- By Daniel W. Drezner
Daniel W. Drezner is professor of international politics at the Fletcher School of Law and Diplomacy at Tufts University and a senior editor at The National Interest. Prior to Fletcher, he taught at the University of Chicago and the University of Colorado at Boulder. Drezner has received fellowships from the German Marshall Fund of the United States, the Council on Foreign Relations, and Harvard University. He has previously held positions with Civic Education Project, the RAND Corporation, and the Treasury Department.
Your humble blogger likes to occasionally check the interwebs to make sure that no one is abusing Thucydides in making an argument about modern-day international relations. In descending order of offensiveness, examples of Thucydides Abuse include:
1) Blatantly making up what Thucydides actually said in History of the Peloponnesian War;
2) Exaggerating how Thucydides can contribute to understanding world politics today;
3) Writing the truth, but not the whole truth, about Thucydides’ history.
Yesterday David Sanger invoked Thucydides in his New York Times Week in Review essay on a rising China and a fading United States. Let’s see how he did:
For a superpower, dealing with the fast rise of a rich, brash competitor has always been an iffy thing….
[A]sk Thucydides, the Athenian historian whose tome on the Peloponnesian War has ruined many a college freshman’s weekend. The line they had to remember for the test was his conclusion: "What made war inevitable was the growth of Athenian power and the fear which this caused in Sparta."
So while no official would dare say so publicly as President Hu Jintao bounced from the White House to meetings with business leaders to factories in Chicago last week, his visit, from both sides’ points of view, was all about managing China’s rise and defusing the fears that it triggers. Both Mr. Hu and President Obama seemed desperate to avoid what Graham Allison of Harvard University has labeled "the Thucydides Trap" – that deadly combination of calculation and emotion that, over the years, can turn healthy rivalry into antagonism or worse….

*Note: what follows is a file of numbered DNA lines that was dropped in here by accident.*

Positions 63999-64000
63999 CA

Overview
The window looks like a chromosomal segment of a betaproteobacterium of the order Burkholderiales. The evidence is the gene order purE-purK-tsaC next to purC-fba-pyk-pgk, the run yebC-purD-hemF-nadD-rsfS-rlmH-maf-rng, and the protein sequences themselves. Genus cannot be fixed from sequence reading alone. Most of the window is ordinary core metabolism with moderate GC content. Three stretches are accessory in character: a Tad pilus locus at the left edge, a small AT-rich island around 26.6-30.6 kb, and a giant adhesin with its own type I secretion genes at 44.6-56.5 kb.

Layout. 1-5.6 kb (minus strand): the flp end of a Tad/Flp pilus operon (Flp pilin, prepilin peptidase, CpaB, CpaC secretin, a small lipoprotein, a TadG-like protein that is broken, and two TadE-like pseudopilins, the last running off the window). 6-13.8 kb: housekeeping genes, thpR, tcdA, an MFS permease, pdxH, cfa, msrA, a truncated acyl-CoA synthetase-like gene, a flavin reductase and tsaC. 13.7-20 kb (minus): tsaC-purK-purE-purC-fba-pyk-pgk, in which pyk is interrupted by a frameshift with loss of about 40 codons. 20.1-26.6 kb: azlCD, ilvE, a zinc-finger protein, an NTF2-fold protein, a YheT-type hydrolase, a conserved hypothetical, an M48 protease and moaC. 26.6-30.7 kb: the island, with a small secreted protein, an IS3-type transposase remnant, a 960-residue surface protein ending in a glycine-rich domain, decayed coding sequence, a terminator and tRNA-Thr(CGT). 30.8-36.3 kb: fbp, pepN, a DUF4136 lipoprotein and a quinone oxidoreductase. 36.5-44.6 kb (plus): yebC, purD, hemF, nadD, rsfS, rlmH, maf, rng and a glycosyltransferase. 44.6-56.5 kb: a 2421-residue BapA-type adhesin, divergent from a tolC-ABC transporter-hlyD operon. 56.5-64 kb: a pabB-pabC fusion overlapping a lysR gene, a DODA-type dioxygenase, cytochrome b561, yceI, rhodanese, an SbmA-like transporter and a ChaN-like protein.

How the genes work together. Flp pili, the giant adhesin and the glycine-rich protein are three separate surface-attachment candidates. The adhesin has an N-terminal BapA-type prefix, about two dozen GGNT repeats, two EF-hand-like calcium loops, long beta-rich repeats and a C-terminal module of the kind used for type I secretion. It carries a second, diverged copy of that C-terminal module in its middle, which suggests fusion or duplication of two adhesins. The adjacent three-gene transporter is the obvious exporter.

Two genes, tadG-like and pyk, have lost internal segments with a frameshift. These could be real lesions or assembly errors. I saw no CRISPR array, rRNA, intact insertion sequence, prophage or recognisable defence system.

[I]n both capitals, fear makes for good business: It’s a proven way to sell weapons systems.
Meanwhile, Thucydides might be appalled at the nationalistic talk that resounds in both countries. In Chinese newspapers these days, it’s hard to avoid accounts of "American decline." Meanwhile, some new members of Congress talk lightly of cutting off Chinese access to the American market – as if that could happen in today’s global economy.
In both languages, that’s fear talking.
You know what? Given the space constraints, Sanger does pretty well. He manages to nail the subtle point about how fear leads to the worst sort of policy decisions. It is telling that, as the war progresses, Athenian decision-making devolves. Initially, the country’s leaders understand that "fear, honor and interest" guide foreign policy. By the time the invasion of Sicily comes around, however, the Athenian leadership has reduced this to fear. Sanger actually quotes Thucydides rather than paraphrasing him. By modern journalistic standards, that’s pretty extraordinary.
Nonetheless, Sanger commits the misdemeanor of omitting the whole truth of Thucydides. This is important, because the omission gets at how the historical analogy doesn’t really hold up.
First, Sparta was never the hegemonic power prior to the war — at best, they were a co-equal of Athens. That’s not the current situation.
Second, Sparta was scolded by its allies — and implicitly, by Thucydides himself — for excessive caution when confronted with a rising power. Throughout the History of the Peloponnesian War, Thucydides contrasts Athenian energy and dynamism with Spartan conservatism and risk-aversion. Spartan fear was triggered by past Spartan inaction and caution.
Now, say what you will about American foreign policy, but conservatism and risk-aversion have not been nouns associated with it for quite some time. Similarly, until about mid-2009, China was not thought of as a source of foreign policy dynamism. Furthermore, when China’s foreign policy changed, so did the United States’. Comparing the Obama administration’s response to Spartan inaction doesn’t hold up.
In the sparest structural sense, there are a few parallels that can be drawn between Greece in the fifth century B.C.E. and the present day. On the whole, however, I think the Athens-Sparta historical analogy obfuscates more than it enlightens.
Readers are warmly encouraged to alert the hard-working staff here at the blog for any further abuses of Thucydides. I mean, you know this is going to crop up on the next Jersey Shore episode.